Wednesday, July 28, 2010


My friends in hoop, it has been a long while since I've posted. Summer has been a beast! My Wednesday night posting has fallen off and for that I am sorry. If you tune in regularly to this blog, you're probably thinking, "I've heard this song and dance before." I can't deny it, and I still do this at the risk of crying wolf. Enough said about that.

This summer has seen a couple of coaching legends pass on to the big court in the sky. The most obvious was Coach Wooden. The impact Coach Wooden has had on the world is well documented and my little blog post here would not only be just white noise, but it certainly wouldn't do him justice. To say that he is a mentor (to all coaches) is... well, it just goes without saying. We will all miss Coach Wooden!

The not-so-obvious loss to the coaching community (unless of course you live in my hometown of Bremerton, Washington) was Les Eathorne. Although I never had the pleasure of playing for Coach Eathorne, he was a tremendous mentor of mine. I grew up in Coach Eathorne's gym. He was the one that taught me what it truly means to be a hoops junkie. He was a brilliant basketball mind. He perfected his craft and studied the game. Most importantly he was one of the kindest, most caring men I have ever known. He always had time to share and listen. I am glad that I had a chance to have breakfast with Coach Eathorne the last time I visited Bremerton. I will miss him.

Last week, I had the opportunity to work for one of my biggest mentors, Kevin Eastman, at Coaching U Live! in Las Vegas. The day before the event, we were putting together packets and name badges for the attendees in Coach E's room. As I sat there stuffing legal pads and pads of court diagrams into folders, I was washed over with awe. Not starstruck, but rather awed by the amazing knowledge that Coach E possesses and he continues to seek more. One of my friends at the event did not realize that I was, in his words, "part of the Kevin Eastman coaching tree". I not only consider myself part of his "coaching tree", but I consider myself part of his "family tree". It was an unbelievable honor to be able to say that in front of the great coaches attending Coaching U. During my time in Vegas, I couldn't thank him enough for including me! I wanted to say thanks to him for giving me an opportunity, for sticking with me and encouraging me through tough times, for being a role model and mentor... the list goes on and on. So, at the risk of being a complete pain in the butt, I told him... often!

That's really what this is all about. Say thanks to those who helped get you where you are. Take a quick minute to make a phone call, shoot an email, or the best method: jot a quick note. You just never know when you won't have that opportunity any more.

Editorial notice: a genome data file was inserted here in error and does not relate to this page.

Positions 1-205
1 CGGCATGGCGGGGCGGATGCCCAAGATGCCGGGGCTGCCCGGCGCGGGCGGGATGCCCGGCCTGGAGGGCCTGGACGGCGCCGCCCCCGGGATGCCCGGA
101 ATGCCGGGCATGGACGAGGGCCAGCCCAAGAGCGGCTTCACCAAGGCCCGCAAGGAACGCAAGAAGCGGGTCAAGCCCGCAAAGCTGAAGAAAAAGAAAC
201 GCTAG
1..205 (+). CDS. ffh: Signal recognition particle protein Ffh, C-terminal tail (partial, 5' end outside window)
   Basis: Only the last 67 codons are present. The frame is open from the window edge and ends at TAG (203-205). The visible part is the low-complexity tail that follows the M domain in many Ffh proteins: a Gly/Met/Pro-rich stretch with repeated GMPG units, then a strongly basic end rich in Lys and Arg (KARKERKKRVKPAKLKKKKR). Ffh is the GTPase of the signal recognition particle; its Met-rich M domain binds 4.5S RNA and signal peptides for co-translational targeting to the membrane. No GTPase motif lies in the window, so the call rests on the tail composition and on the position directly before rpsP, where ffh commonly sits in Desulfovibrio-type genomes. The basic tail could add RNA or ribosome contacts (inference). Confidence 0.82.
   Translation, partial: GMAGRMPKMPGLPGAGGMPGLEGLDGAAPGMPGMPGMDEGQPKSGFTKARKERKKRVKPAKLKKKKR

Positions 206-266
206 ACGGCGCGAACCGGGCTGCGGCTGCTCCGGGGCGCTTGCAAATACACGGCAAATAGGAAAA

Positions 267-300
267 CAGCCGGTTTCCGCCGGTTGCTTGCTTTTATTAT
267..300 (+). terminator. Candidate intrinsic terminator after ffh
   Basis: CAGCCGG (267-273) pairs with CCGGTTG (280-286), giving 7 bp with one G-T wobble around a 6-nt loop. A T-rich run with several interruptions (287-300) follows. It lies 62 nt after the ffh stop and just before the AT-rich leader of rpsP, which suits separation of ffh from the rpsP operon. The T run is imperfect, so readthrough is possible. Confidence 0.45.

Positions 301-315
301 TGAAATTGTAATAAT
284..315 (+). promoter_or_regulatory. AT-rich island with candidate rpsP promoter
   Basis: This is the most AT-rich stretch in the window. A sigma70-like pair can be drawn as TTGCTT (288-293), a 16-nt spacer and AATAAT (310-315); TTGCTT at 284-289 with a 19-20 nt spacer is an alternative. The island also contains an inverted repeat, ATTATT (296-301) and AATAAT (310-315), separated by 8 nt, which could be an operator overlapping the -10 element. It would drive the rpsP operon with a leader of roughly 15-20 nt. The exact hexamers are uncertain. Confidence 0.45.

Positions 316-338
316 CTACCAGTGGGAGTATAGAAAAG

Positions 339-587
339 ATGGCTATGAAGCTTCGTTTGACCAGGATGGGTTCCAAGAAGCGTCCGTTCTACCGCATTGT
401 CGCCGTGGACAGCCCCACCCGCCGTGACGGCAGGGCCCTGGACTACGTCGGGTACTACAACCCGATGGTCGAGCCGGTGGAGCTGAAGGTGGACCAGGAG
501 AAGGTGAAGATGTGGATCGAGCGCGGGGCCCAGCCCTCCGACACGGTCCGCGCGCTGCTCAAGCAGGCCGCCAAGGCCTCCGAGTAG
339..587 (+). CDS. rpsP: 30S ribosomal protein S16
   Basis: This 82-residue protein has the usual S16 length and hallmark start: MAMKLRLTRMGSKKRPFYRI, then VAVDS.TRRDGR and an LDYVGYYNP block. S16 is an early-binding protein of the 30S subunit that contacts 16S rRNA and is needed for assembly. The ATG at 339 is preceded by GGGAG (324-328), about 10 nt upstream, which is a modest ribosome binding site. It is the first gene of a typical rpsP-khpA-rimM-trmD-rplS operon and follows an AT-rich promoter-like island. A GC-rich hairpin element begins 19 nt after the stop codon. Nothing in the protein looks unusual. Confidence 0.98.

Hunting vs. Fishing - Chris Widener

I recently heard an interview of Chris Widener in which he spoke about business, specifically marketing and sales. He describes his thoughts on business approach in relation to fishing versus hunting.

Think about hunting for a second. The images that come to my mind are of stalking, hiding, sneaky, and camouflage. I also see a scared animal that, when fearing for its life, runs from the hunter instinctively.

Now, think about fishing. The images I see are definitely more peaceful and relaxing. There is a focused patience toward the goal. Not to mention that the animals actually come to you!

Widener suggests that the same mentality should be applied to business. Here are four pointers in using the fishing approach:

1. There has to be fish - The beauty of coaching basketball is that there are always kids that want to play. I don't see a shortage of "fish" for us coaches. Sometimes we are fishing in the wrong waters, but there are always kids wanting to play!

2. The fish have to be hungry - For college coaches, this is the direct correlation to recruiting, but for coaches at the high school and junior high levels this is important too. You have to build a relationship with your prospective players. What makes them tick? What can they bring to the team? What are their dreams and aspirations? They have got to want to play for you!

3. You need the right kind of bait - In regards to coaching, I read this as having integrity. Especially for college coaches during the recruiting process. You may have a great product (post-season appearances, developed pro players, great facilities, etc.) but the bait is still YOU! An appealing bait will attract fish, so too will a coach of integrity attract players.

4. Develop better bait - I hear this all the time from great coaches and truly believe this: You must keep thirsting for knowledge. Widener says developing your bait is working on your sales presentation. We as coaches need to do the same. What approach can I take to get my message across? What worked? What didn't? Are there other resources available to add to my program? Keep working on your craft.

Kevin Eastman's 6 Post Moves to Master

1. Midline jump hook - Own the midline. The closer to the catch/post is to the midline, the less skill is needed to score.

2. Dribble drop step - Feet give the advantage; the ball gives separation. Step = to the basket, dribble = toward front foot, hop = two foot jump stop to a finish.

3. Up and under - Have a counter. Create advantage and potential freethrow situation. Go through the defender's chest and chin.

4. Quick spin baseline - Any time the defender's forearm is on the offensive player's back.

5. Catch/jump hook from block - Highly skilled move. Need to get reps!

6. Free throw - A critical shot for post players to master!